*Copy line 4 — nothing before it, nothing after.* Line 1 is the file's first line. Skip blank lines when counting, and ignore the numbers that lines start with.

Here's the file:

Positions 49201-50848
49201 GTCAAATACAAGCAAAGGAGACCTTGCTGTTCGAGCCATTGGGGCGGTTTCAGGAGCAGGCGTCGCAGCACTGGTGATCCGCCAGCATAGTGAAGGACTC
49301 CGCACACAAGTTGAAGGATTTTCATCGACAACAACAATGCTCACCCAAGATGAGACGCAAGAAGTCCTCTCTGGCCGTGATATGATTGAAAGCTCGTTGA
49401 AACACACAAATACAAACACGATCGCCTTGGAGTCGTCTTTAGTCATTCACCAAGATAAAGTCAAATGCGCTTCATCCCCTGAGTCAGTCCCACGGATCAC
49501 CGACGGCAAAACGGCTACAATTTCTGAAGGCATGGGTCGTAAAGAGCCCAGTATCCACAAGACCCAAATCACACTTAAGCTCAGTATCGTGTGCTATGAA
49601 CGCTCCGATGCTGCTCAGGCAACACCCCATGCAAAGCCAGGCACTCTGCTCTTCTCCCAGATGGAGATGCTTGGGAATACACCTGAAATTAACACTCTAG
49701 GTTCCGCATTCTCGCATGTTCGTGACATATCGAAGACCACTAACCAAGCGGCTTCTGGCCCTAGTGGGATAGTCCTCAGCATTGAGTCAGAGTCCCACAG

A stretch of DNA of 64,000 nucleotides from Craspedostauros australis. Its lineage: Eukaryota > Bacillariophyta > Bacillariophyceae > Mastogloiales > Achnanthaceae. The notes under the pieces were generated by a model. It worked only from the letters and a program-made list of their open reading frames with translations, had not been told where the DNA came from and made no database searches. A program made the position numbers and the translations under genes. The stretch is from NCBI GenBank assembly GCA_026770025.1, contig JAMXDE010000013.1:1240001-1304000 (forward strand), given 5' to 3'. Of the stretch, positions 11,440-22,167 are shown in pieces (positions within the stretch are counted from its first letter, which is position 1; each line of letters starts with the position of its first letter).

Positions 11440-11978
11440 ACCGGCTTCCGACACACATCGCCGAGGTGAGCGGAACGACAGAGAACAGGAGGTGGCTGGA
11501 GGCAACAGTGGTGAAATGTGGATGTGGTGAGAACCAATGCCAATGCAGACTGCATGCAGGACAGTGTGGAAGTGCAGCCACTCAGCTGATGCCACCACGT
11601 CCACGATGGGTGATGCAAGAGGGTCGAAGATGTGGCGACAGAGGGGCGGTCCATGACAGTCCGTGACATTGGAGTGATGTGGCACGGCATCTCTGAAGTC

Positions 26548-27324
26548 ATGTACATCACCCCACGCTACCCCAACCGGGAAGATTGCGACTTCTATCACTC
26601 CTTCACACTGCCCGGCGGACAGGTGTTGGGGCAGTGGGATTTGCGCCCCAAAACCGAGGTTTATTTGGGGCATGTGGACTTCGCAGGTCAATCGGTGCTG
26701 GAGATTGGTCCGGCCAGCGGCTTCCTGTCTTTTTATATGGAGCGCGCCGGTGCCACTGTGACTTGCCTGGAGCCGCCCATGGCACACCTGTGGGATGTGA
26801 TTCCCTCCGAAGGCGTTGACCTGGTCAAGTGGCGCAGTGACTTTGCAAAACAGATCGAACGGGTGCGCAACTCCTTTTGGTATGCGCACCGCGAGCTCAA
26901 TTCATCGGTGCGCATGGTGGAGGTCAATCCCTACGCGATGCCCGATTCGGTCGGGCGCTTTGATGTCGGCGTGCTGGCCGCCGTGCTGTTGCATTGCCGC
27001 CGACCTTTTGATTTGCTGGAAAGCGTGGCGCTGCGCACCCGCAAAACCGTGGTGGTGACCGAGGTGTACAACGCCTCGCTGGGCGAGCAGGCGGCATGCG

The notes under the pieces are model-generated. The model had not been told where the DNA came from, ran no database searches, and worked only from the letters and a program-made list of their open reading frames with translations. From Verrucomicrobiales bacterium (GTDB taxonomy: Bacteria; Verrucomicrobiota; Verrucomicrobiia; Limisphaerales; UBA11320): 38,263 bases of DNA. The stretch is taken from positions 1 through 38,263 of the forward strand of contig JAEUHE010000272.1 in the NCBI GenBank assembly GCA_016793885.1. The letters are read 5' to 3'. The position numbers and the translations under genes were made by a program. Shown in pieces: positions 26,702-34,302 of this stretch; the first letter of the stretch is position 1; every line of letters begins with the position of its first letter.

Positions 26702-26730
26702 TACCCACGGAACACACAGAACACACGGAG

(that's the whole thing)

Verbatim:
49401 AACACACAAATACAAACACGATCGCCTTGGAGTCGTCTTTAGTCATTCACCAAGATAAAGTCAAATGCGCTTCATCCCCTGAGTCAGTCCCACGGATCAC